Today’s hydrogen fuel cell electric passenger cars have H70 fueling systems, and can be fueled with either nozzle, H70 or H35, the difference being, H35 will result in a partial fill, due to the lower pressure.  

Buses have fuel systems rated to 35MPa and so only use an H35 nozzle. At the moment, medium- and heavy-duty trucks utilize both pressures, but many stakeholders expect that H70 – and perhaps H50 (50MPa or approximately 7,250 psi) – will be the likely pressures utilized in the near future.

How can I find a station in my area?

In California, you can find stations by using our map at www.H2FCP.org/stationmap. Select the filter and you can choose what type of station (car, bus, truck) as well as those that are open, in development or proposed. If you want to look more closely at the stations in development, you can review the the H2 Stations List on H2FCP's resources page at www.H2FCP.org/resources. This document is updated monthly.

How much does it cost to build a H2 station?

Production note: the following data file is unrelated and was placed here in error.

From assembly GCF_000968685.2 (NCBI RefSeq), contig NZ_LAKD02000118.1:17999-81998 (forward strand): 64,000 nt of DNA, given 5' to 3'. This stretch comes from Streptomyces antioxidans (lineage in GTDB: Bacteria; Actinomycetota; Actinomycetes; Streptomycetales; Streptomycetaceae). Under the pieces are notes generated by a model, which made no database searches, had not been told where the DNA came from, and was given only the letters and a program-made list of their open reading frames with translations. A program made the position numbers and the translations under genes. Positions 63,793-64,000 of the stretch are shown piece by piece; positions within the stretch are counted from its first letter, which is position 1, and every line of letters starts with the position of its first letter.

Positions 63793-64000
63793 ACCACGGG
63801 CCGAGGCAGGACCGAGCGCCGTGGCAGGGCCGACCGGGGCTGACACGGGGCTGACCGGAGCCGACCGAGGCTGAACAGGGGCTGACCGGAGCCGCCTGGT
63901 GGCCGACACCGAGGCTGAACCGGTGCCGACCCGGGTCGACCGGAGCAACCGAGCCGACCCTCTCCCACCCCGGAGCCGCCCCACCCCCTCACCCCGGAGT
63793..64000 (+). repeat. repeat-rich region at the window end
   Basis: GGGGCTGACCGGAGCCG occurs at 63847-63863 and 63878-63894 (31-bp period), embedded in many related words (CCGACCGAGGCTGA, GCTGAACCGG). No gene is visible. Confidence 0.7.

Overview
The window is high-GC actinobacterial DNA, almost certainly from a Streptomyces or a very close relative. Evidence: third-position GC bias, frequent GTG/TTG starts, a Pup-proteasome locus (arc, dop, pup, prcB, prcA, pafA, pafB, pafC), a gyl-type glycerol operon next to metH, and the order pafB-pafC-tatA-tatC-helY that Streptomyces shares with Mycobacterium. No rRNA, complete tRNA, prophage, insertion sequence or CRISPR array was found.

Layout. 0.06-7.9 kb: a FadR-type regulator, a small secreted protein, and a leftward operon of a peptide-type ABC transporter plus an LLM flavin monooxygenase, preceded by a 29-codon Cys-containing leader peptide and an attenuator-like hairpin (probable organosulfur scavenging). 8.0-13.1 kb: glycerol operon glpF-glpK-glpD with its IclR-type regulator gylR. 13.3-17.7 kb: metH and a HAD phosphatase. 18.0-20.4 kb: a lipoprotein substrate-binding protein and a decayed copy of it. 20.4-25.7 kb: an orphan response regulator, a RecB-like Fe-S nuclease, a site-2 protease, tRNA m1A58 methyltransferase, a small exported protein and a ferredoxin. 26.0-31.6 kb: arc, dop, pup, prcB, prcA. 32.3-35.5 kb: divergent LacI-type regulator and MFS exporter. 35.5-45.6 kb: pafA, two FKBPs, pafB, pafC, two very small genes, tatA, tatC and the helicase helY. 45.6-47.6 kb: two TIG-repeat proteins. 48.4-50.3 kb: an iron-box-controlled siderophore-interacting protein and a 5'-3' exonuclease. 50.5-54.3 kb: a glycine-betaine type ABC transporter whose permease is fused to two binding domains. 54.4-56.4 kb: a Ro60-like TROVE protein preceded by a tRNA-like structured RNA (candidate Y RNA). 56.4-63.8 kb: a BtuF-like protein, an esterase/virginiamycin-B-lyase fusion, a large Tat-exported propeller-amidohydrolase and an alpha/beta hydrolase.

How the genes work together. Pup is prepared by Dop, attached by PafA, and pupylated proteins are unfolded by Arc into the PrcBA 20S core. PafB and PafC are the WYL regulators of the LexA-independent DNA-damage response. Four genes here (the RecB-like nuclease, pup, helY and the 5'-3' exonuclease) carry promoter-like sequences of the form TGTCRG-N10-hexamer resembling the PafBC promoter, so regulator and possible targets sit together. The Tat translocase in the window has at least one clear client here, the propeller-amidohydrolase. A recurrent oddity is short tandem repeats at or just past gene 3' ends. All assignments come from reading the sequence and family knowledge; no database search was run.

In the past, the cost of many passenger vehicle hydrogen stations ranged between $2-to-$3 million, but station developers have seen lower per-kilogram costs over time, due to several factors, including an increase in the number of stations being built, the Low Carbon Fuel Standard fuel and capacity credits, among others. An example of these reductions in cost is the newest stations coming online that are as much as six times the size of the earliest stations.

Where do I fill up an FCEV?

In California, you can find stations by using our map. Select the filter and you can choose what type of station (car, bus, truck) as well as those that are open, in development or proposed.

Where is the funding coming from to build H2 stations?

Funding for hydrogen stations comes from a mix private and public sources. In California, much of the public funding for light-duty stations has come from the California Energy Commission. Other programs, such as the Low Carbon Fuel Standard, help in encouraging the development of low carbon fuels and stations. In a relatively short time, we have seen the cost of stations drop and the percentage of private investment increase significantly. A recent study from the California Air Resources Board shows that we can achieve a self-sufficient (no government funding) hydrogen fueling network for cars with one last infusion of funding.